And explode heads.  Of even other scanners.

Scanners is vintage Cronenberg and perhaps up until that point his most successful film.  It was another of the ones that I grew up with without having seen but knowing (or hearing) a lot about the exploding head.  So much so, you’d think that more than one head exploded in the movie, but it is just one.  And perhaps why it is so shocking and successful (besides the brilliant FX work) is timing it early in the film before much else has happened.  It sort of comes out of nowhere.  And boom.  Big bloody mess.

The finale between the brothers, a showdown of scanner skills, is the film’s other FX specialty.  It’s good too.  But the film lacks a bit which I think oddly enough falls mostly on star Stephen Lack who really is missing something in a movie star.  I much preferred Cronenberg’s Rabid (1977), an earlier “body horror” film from the Canadian horror maven turned intellectual auteur.

Cosmopolis (2012)

Cosmopolis (2012) movie poster

director David Cronenbergm
viewed: 03/24/2013

David Cronenberg is probably one of the great living, still producing filmmakers.  And his films of recent years, A Dangerous Method (2011), Eastern Promises (2007), and A History of Violence (2005) have all been respectable, if not quite good films.  His style has evolved far away from his early work that earned him such notoriety for creepy, visceral horror films with a somewhat twisted science fiction bent.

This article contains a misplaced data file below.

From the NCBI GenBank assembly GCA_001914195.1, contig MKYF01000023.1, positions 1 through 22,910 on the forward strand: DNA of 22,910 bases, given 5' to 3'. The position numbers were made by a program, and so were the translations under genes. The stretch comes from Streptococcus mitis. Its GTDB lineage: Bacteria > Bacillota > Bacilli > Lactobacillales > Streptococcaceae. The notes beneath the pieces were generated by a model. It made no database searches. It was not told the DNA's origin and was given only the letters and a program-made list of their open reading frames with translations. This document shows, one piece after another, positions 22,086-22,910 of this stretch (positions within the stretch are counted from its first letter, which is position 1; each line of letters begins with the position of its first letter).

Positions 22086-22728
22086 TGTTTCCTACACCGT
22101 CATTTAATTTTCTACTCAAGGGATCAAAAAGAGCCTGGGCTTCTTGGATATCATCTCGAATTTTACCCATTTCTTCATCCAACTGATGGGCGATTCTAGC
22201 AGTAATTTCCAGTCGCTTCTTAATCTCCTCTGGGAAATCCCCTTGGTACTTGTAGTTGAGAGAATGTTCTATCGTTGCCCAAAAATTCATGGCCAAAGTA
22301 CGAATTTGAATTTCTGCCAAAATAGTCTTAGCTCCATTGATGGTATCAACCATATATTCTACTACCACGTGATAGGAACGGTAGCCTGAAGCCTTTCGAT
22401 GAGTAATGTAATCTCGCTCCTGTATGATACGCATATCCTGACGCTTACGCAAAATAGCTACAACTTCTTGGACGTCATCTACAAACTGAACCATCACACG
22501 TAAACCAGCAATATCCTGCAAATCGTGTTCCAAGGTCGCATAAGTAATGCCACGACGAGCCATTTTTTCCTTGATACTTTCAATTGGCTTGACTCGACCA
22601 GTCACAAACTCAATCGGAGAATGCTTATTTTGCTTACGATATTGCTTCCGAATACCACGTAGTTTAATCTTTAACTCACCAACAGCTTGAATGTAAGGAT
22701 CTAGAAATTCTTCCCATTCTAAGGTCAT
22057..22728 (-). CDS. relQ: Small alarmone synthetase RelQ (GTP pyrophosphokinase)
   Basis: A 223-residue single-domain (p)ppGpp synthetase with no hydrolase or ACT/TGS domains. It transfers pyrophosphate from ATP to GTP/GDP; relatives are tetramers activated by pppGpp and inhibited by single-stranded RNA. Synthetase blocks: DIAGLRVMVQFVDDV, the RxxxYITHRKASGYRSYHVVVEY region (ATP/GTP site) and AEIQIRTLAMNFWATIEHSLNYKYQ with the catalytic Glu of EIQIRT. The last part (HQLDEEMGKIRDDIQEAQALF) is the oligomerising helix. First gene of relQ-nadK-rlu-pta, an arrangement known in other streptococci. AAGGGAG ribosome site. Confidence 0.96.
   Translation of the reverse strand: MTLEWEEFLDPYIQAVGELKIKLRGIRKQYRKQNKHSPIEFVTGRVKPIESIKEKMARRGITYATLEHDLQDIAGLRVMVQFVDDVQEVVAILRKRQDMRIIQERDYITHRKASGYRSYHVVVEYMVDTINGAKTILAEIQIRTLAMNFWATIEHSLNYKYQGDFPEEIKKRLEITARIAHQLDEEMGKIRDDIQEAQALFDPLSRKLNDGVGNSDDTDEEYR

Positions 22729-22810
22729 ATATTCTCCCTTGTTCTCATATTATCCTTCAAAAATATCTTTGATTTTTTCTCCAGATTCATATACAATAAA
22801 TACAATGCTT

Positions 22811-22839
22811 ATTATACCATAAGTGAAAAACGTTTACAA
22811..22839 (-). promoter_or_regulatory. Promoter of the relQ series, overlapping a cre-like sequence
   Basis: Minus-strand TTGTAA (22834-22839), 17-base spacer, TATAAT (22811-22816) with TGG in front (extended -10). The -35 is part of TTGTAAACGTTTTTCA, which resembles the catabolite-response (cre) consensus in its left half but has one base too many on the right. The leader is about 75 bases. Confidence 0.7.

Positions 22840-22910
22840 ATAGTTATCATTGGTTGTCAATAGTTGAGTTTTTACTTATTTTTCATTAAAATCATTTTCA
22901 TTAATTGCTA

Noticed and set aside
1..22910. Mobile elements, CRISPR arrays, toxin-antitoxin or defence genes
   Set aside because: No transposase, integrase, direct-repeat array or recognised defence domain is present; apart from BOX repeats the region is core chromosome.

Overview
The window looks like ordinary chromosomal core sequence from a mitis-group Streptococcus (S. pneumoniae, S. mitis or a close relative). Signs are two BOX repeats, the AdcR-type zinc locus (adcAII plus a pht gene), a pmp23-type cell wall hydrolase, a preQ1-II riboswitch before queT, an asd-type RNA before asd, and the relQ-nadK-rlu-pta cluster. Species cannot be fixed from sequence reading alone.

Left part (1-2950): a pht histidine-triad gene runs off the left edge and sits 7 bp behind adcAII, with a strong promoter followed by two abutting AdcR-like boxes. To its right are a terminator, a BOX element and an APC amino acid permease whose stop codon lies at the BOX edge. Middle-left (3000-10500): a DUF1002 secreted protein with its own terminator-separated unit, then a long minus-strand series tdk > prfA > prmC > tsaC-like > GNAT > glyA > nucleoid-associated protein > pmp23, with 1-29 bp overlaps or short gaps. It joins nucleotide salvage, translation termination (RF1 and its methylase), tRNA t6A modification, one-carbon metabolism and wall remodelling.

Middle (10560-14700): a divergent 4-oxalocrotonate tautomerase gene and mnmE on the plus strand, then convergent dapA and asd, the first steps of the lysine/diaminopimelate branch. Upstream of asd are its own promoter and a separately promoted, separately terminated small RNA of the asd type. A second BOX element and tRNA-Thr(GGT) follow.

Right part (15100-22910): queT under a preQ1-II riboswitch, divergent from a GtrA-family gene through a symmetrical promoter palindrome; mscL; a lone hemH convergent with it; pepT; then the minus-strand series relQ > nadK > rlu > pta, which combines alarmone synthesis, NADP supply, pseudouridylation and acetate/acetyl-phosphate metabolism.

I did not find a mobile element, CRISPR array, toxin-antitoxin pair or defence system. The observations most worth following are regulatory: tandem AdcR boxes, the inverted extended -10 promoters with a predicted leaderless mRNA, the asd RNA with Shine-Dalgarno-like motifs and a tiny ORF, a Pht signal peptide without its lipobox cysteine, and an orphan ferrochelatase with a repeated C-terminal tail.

Frankly, I’d like to see him go there again.  eXistenZ (1999) was the last film that he made that was anything of his earlier style.  And while that film (it’s been more than a decade since I saw it) seemed out of step with modern science fiction, he’s been making these more polished art house dramas, while they still have psychological violence and subversive aspects, are very much different inherently.

Cosmopolis is a disappointment.  Adapted from a novel by Don DeLillo, it sounds on the surface to be quite a timely bit of filmmaking.  It’s set in a near future, in a New York City limousine, which moves in heavy traffic, taking a wealthy, though quickly bankrupted billionaire (Robert Pattinson) across town to get a haircut.  The people are rioting/protesting (a la the Occupy movement).  The president is in town, slowing up traffic, and the stock market is going to hell.  All the while the billionaire philanders, gets his asymmetrical prostate checked, and talks technology, money, aesthetics, philosophy and everything as the world slowly burns.

It sounds like a prime commentary on the world of 2012 (or 2013) but Cronenberg’s style, a slick detachment reflecting the billionaire’s emotionless disconnect plus some rather high-minded dialogues between the billionaire and his visitors ends up feeling like an exercise  in “theater”, something meant to appeal to the intellect or an intellect.  And it’s somewhat bloodless (in the more metaphorical sense).